Control Yuan out of control
There have always been questions about the need for a Control Yuan and an Examination Yuan.
The Control Yuan has been in the spotlight due to its failure to impeach Keelung Mayor Chang Tong-rong (張通榮). Not only have the Democratic Progressive Party (DPP) and the Taiwan Solidarity Union called for the Control Yuan to be abolished, its own president, Wang Chien-shien (王建煊), has also said that perhaps the nation is better off without it.
The functions of Control Yuan are not only ill defined, they also overlap with those of other government institutions in the executive, legislative and judicial branches. What is even worse is that positions in these branches are considered by some as a way to provide political favors.
If the opposition parties are serious about taking up the cause of abolishing the Control Yuan, they need to be more consistent in their stances toward it. For example, when the Control Yuan tried to impeach National Taiwan University Hospital physician Ko Wen-je (柯文哲) last year following an incident in which five HIV-infected organs were accidentally transplanted, many in the pan-green camp attacked it for overstepping its mandate and threatened to have it shut down.
Conversely, earlier this year, when a Control Yuan member’s investigation concluded that imprisoned former president Chen Shui-bian’s (陳水扁) medical care was insufficient, the report was widely cited by many in the green camp as evidence that the President Ma Ying-jeou (馬英九) administration had mismanaged Chen’s healthcare. Many in the DPP praised the author of the report for his investigation.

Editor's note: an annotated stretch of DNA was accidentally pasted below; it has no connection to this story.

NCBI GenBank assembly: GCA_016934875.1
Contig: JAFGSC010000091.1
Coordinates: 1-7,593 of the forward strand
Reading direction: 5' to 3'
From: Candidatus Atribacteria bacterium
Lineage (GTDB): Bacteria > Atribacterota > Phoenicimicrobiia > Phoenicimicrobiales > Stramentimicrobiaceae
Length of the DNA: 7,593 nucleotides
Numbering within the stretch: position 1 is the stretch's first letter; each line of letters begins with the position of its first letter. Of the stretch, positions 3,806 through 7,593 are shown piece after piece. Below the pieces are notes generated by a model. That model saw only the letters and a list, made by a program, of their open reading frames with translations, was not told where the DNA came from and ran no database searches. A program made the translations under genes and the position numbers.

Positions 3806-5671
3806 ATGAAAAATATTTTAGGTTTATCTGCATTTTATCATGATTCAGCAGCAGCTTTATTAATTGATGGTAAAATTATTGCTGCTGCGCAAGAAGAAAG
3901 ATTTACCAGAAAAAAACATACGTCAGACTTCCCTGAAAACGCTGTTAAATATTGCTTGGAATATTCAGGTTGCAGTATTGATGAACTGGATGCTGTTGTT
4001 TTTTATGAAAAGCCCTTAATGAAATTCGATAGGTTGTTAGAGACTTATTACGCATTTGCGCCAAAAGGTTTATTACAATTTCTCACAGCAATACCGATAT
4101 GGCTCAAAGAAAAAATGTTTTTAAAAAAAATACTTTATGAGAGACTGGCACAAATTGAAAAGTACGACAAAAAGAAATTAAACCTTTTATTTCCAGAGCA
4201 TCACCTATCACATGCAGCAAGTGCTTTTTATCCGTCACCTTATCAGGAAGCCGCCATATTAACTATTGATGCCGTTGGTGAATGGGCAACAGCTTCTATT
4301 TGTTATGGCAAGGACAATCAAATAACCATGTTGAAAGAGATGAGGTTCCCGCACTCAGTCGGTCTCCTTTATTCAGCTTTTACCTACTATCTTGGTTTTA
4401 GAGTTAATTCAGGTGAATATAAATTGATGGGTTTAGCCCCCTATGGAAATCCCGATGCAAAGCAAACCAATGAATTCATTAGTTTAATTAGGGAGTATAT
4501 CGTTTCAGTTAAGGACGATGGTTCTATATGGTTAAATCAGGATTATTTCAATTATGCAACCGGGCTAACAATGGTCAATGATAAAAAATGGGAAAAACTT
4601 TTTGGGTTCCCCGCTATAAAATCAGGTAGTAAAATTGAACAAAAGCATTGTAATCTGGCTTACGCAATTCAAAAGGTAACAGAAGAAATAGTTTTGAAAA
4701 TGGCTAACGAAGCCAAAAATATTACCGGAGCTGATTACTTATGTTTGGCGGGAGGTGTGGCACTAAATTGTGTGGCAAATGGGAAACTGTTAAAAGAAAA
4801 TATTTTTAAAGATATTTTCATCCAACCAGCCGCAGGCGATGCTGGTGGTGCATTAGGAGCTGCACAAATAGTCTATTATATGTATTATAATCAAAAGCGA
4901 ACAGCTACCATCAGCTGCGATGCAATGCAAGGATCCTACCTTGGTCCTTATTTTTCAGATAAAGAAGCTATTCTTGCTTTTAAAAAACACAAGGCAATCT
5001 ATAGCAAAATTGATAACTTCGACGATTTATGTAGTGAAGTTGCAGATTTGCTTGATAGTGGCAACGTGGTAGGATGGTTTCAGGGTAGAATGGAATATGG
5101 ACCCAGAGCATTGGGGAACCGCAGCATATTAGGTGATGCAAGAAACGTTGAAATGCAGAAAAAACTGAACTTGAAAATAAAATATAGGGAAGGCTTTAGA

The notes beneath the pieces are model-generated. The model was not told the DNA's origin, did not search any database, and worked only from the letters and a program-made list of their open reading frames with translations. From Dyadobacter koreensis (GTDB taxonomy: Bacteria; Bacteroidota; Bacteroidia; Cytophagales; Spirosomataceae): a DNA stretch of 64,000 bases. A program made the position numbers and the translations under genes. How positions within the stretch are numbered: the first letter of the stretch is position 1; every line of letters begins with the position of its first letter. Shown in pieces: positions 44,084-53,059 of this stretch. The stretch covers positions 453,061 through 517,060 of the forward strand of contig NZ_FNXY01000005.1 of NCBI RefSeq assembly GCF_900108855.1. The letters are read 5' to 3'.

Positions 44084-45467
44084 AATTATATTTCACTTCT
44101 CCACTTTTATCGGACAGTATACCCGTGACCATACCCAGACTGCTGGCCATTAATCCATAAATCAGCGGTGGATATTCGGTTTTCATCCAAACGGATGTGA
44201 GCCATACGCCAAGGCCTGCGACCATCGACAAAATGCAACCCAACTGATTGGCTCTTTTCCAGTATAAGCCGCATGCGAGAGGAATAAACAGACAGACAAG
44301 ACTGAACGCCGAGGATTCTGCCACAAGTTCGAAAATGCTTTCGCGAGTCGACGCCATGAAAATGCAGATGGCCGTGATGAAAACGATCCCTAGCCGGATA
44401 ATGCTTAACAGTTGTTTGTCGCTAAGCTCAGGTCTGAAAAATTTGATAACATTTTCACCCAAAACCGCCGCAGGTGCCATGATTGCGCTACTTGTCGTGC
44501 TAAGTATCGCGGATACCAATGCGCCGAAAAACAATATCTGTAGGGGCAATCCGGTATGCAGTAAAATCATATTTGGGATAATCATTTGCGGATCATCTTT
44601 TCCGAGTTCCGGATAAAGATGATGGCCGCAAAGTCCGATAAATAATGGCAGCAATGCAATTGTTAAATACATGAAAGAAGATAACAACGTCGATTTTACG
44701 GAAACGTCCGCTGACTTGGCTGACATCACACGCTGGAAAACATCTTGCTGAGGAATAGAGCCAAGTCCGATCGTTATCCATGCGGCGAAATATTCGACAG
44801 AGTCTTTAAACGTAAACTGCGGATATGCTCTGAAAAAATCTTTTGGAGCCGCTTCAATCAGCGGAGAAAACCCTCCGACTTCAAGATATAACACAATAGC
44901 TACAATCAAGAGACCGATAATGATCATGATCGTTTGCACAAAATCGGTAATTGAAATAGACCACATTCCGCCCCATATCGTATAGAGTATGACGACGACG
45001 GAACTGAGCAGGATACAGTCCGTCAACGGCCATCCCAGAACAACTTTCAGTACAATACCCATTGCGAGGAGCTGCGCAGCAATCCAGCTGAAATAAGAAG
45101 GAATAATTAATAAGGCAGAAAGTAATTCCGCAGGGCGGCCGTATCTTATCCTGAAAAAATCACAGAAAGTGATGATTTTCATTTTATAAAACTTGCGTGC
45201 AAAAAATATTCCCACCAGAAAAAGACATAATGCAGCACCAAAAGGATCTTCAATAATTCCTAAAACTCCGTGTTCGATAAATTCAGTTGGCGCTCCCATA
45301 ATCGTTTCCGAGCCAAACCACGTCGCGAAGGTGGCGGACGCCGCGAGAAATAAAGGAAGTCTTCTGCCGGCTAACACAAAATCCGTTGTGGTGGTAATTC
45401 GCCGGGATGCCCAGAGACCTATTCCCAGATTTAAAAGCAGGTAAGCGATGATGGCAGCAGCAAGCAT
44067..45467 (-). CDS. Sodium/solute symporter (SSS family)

The opposition parties are inconsistent with respect to the actions of Control Yuan. It is not possible for them to have their cake and eat it too. If the opposition parties are serious about taking up this cause, they really must be consistent in their attitudes and approaches if they are to achieve their goal.
Economist’s claims ‘absurd’
Against the backdrop of Taiwan’s economy experiencing an international balance of payments fund outflow for the 12th consecutive quarter as investors pull their cash from local investment markets, economic quacks like Taishin Financial Holding spokesman Welch Lin (林維俊) are now encouraging cross-strait services deregulation in the banking industry (“Taishin urges service sector boost,” Aug. 21, page 13).
Lin reportedly said that the financial sector is the backbone of the modern service industry, but he failed to mention that the sector’s employees do not actually contribute anything to the real economy, in which people grow and build things.
He quoted statistics showing that financial sector services account for 70.4 percent of GDP in the UK and 58 percent in the US, then goes on to say that this sector amounts to “only” 25.8 percent of Taiwan’s economy, suggesting ample room for growth. Growth for what? More paper pushing and mouse clicking?
Given that the US and UK have been outsourcing their industrial production for decades, while their large banks simultaneously become so intertwined in revolving-door deals with regulators and governments that they are completely corrupted, Lin’s claim is absurd.
Statistics from Singapore, which is facing a looming financial crisis and has a preposterous Gini coefficient — with a ratio 55.2 percent of GDP — along with Hong Kong, home to the world’s largest property bubble outside of Ordos in Mongolia, at 49.1 percent, do not support Lin’s case very much.